Company Town : Shell Gives Students Chance to Take Charge : Contest: Participants in the Dutch oil giant’s annual game face the challenge of running one of its companies.
A 21-year-old college undergraduate was recently made managing director of one of the world’s most powerful companies.
Well, sort of. In fact, 30 university students were in charge at oil giant Royal Dutch/Shell, and it was only a game--albeit a very serious one.
Teams from Britain, Hong Kong, Norway, France, Germany and the Netherlands took part in an annual challenge issued by Shell: to run one of its operating companies on the assumption that its entire management has been magically wiped out.
“This is not cosmetic. The tensions are real,” said Sven Gudde, the head of recruiting for Shell International in The Hague who is partly responsible for selecting some 200 highfliers in Europe annually for real jobs at Shell, the world’s largest oil company.
In the game, called “The Chance,” students have to deal with real Shell employees in attempting to solve the complex problems facing an oil company at every level. They make strategic decisions about securing and developing oil fields, and work out ways to negotiate political sensitivities and environmental concerns.
They also venture onto a mock trading floor and negotiate with real-life hard-bitten Shell oil traders, dealing in crude oil and products to try to maximize returns.
“I don’t get the impression the traders are particularly gentle,” Gudde said. “The tough way helps the students learn.”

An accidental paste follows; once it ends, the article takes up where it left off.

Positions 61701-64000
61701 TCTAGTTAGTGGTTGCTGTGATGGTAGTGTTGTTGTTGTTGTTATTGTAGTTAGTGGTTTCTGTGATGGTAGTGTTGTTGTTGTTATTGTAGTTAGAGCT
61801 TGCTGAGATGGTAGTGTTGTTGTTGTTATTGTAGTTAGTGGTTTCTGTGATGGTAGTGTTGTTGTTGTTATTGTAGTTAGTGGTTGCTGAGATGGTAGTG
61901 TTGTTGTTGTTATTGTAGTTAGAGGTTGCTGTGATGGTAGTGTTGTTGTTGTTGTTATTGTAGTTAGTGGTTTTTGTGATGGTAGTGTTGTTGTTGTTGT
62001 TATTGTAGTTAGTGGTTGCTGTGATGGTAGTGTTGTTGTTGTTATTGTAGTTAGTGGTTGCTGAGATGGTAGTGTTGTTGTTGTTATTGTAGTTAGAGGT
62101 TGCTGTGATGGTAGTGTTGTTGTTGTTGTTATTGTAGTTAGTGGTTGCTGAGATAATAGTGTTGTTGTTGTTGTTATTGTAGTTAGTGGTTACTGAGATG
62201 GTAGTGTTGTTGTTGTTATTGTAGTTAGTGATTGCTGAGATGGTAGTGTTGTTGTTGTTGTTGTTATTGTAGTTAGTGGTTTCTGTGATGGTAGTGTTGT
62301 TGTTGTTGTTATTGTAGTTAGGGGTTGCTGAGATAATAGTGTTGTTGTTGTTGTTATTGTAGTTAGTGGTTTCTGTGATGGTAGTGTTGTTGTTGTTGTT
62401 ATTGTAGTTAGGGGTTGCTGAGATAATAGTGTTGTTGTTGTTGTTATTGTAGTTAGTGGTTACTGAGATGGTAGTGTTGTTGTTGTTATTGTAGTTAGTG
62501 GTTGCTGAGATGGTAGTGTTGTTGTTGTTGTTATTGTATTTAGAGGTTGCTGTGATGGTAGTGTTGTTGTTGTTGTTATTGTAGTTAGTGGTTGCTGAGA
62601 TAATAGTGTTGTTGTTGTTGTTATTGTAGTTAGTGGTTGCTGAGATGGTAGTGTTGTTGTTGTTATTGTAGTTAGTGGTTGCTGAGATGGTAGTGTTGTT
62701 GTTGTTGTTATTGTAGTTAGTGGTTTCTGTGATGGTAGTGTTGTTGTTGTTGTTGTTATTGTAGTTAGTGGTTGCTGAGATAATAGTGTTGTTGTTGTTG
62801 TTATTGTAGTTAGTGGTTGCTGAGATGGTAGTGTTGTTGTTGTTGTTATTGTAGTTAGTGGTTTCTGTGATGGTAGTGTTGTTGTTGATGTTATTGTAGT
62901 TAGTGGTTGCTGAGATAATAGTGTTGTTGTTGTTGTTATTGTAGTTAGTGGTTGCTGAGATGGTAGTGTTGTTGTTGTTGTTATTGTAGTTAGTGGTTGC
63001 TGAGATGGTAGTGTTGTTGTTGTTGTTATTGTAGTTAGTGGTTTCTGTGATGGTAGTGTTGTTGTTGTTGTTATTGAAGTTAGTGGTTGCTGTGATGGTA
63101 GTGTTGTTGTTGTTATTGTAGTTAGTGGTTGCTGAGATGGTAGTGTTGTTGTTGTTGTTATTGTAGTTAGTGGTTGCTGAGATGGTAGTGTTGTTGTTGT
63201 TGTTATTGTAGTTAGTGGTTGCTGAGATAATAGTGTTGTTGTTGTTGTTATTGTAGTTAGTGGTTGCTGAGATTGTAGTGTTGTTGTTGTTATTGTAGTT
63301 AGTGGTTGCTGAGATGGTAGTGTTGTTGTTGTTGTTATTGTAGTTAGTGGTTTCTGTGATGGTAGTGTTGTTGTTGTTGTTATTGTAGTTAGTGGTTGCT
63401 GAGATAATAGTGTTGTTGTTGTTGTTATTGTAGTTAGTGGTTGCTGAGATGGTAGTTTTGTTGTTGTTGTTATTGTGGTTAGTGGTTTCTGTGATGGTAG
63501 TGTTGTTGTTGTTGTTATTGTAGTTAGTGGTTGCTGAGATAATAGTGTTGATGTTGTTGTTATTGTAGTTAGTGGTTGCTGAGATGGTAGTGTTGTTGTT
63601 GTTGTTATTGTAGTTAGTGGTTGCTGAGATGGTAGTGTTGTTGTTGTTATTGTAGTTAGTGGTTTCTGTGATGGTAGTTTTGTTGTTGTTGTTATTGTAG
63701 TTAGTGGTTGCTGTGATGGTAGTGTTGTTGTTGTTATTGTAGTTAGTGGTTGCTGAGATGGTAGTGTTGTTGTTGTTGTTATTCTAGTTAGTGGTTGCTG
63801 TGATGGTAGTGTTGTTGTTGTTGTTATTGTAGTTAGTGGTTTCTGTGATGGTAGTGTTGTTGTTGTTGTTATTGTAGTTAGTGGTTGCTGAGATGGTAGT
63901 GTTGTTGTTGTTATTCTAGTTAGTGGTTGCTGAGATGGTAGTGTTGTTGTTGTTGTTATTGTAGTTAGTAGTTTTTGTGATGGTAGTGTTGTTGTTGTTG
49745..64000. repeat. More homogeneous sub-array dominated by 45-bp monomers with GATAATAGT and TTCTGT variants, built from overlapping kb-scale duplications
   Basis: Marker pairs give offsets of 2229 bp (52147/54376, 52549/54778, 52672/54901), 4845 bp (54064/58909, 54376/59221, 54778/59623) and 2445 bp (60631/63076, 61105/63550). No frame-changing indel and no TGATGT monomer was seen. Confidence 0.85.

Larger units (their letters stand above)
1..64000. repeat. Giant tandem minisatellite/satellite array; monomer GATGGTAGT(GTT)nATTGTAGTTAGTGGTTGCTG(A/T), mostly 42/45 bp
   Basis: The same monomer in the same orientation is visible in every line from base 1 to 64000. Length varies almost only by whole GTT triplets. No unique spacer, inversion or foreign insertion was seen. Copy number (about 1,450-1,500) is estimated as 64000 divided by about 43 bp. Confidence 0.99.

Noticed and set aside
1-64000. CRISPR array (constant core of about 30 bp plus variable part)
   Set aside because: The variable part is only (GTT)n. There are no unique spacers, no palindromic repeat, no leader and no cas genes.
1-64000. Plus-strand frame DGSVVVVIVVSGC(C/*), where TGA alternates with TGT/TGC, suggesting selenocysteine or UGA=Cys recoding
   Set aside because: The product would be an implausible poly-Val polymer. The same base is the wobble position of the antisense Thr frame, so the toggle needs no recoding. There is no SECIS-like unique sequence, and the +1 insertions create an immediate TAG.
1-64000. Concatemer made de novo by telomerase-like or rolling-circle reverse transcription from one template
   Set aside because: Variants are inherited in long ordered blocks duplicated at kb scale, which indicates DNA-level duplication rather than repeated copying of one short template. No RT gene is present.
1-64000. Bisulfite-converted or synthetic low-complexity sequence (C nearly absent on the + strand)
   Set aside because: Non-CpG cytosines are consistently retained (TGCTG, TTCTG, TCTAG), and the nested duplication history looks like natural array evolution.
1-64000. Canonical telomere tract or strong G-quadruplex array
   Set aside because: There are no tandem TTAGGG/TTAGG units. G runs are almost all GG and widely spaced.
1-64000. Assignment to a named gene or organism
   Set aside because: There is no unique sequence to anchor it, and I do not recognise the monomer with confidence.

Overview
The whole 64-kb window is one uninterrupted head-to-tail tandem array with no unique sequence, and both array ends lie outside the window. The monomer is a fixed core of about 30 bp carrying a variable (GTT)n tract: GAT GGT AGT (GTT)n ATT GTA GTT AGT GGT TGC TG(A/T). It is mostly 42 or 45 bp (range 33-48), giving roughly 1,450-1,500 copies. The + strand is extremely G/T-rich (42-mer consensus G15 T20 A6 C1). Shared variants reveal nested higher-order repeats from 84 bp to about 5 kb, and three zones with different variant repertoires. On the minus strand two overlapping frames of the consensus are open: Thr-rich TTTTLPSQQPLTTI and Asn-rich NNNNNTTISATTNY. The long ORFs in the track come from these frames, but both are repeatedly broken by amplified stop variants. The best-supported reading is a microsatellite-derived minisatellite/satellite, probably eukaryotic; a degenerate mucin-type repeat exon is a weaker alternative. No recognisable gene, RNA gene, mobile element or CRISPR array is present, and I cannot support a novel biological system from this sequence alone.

A brief tour of the teams in the two-day contest’s final hours revealed classic cultural differences. The office of the all-male team from Oxford University, which supplied last year’s winners, was hot and very sweaty.
The Norwegian side coolly examined a computer graphic. The Dutch joked about S and M--supply and marketing--while the French gestured earnestly. The Germans were deep in thought.
The Hong Kong side, made up predominantly of women and ultimately this year’s winners, were all smiles and giving away none of their secrets. Each won $1,000 worth of prizes.
“I never imagined the oil industry could be so exciting,” Losa Yee, 21, a business administration student at the University of Hong Kong, said enthusiastically. “I used to think of Shell as just petrol pumps. Now I might consider applying for a job.”
Charged with trading oil and products for her team, Yee underlined the game’s toughness in recounting her side’s biggest blunder.
They tried to boost profits by short selling (selling oil they did not have) when the price was high, and buying it back at cheaper prices in the future. But they forgot to check how much oil they could buy back. Of course, no one reminded them.
“We didn’t know the seller had a ceiling,” she said. “We asked for 800 tons and he could only give us 400. It was a big mistake--it meant we had no oil to refine.”
Gudde said the game’s main objective was to show students the opportunities in Shell and to change perceptions of the firm outsiders call “The Mighty Mollusk” as a bureaucratic, faceless monolith whose staff just drills holes or pumps gas.
The game can also be a first step in recruiting future top managers. But even if the students catch the Shell recruiters’ eye, they must still undergo careful testing before being invited onto the company’s fast track.
Yee’s colleague June Tang, responsible for presenting her team’s plans to Shell managers, was enthusiastic about the opportunity to put college theory into practice.
“We’re using stuff we’ve learned--the jargon--like the four Fs: fast, focused, flexible and friendly,” she said. “It sounds so empty when you hear it in college. Here it slots into place.”